It is hard to imagine the Porsche 911 being called anything other than a 911, but 911 was the second name the iconic sports car was given. You have Peugeot to thank for one of the world’s most recognizable cars being assigned its famed three digits.
The new Porsche 901 was presented at the Paris Auto Salon in 1964 as a replacement for the much loved 356. Its teardrop shape housed a 128bhp flat-six boxer engine at the rear and this was to become the blueprint for future Porsche models. Porsche’s sports car used to be named after their internal project numbers – that was until Peugeot took issue with the German brand’s latest creation.
Crowds flocked around the 901 and international media cooed over its futuristic design, but behind the scenes, heated debates began. Peugeot laid claim to the naming convention of road cars with three numbers containing a zero in the middle. The argument was that the French company already sold numerous cars in multiple markets using this numerical pattern and the Porsche 901 would complicate matters. An interesting claim considering that neither company produced products that remotely competed.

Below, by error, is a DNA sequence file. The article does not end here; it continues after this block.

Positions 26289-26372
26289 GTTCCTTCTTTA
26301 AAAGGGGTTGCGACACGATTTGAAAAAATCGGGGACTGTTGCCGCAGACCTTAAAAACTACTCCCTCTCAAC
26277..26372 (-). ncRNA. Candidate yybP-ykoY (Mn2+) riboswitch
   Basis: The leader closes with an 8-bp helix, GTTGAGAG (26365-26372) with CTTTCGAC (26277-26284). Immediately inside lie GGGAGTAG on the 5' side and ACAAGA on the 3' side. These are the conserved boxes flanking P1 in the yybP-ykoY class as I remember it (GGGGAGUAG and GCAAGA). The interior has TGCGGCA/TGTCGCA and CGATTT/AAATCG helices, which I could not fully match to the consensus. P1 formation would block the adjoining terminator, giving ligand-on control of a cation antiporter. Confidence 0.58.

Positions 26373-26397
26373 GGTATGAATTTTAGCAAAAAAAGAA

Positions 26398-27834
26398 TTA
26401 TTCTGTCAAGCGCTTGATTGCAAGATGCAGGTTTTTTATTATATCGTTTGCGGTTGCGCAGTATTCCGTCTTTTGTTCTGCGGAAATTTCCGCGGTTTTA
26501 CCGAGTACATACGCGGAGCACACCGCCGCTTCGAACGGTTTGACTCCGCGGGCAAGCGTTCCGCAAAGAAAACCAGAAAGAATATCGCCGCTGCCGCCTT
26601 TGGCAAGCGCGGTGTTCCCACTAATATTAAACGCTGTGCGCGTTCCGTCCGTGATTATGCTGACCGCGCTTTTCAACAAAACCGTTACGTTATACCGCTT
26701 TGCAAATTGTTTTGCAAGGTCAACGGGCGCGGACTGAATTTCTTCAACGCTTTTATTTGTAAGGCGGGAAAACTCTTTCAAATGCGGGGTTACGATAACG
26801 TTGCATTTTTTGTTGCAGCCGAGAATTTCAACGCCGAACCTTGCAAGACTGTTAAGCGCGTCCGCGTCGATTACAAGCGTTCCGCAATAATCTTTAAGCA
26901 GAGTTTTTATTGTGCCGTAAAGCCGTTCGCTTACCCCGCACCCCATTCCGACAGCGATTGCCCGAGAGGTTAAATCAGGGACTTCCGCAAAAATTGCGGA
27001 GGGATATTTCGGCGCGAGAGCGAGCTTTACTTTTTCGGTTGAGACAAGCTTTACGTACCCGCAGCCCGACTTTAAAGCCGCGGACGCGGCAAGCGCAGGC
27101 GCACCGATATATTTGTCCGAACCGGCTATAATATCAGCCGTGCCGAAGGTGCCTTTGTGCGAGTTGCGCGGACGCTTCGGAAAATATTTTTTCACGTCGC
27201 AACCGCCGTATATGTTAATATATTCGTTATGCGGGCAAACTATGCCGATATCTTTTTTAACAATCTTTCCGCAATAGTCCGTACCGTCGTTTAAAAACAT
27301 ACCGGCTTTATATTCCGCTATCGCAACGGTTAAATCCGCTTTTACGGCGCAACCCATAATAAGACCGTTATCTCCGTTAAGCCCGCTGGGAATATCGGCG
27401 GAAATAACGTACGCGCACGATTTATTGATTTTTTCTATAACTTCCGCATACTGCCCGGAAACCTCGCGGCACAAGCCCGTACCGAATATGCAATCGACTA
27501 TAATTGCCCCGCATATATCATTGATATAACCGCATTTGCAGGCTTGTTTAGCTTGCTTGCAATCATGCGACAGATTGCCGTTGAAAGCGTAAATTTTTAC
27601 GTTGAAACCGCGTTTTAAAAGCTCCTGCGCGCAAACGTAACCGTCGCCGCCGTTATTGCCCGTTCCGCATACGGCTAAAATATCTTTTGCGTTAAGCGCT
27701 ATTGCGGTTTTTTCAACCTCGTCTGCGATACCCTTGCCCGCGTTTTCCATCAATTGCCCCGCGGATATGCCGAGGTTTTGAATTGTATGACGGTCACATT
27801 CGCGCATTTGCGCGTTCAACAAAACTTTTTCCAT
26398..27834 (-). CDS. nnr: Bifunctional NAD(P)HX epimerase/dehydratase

Ultimately Porsche agreed to change the name, replacing the zero in the middle with a one — hence 911. However, 82 cars dubbed 901 were produced in late 1964 while the matter was still being settled. These cars were kept by Porsche and used for testing and exhibitions, but a few have made it into collectors’ hands over the years.
Porsche also had to change the names of the 904 and the 906 road cars but could retain the zeros in motorsport. Internally the now 911 was often still referred to as the 901 with many of the car’s 11 digit part numbers beginning with 901.
Today it hard to imagine that the Porsche 911 would have been called anything else, but if Peugeot had not made a fuss we would be celebrating the glorious history of the Porsche 901.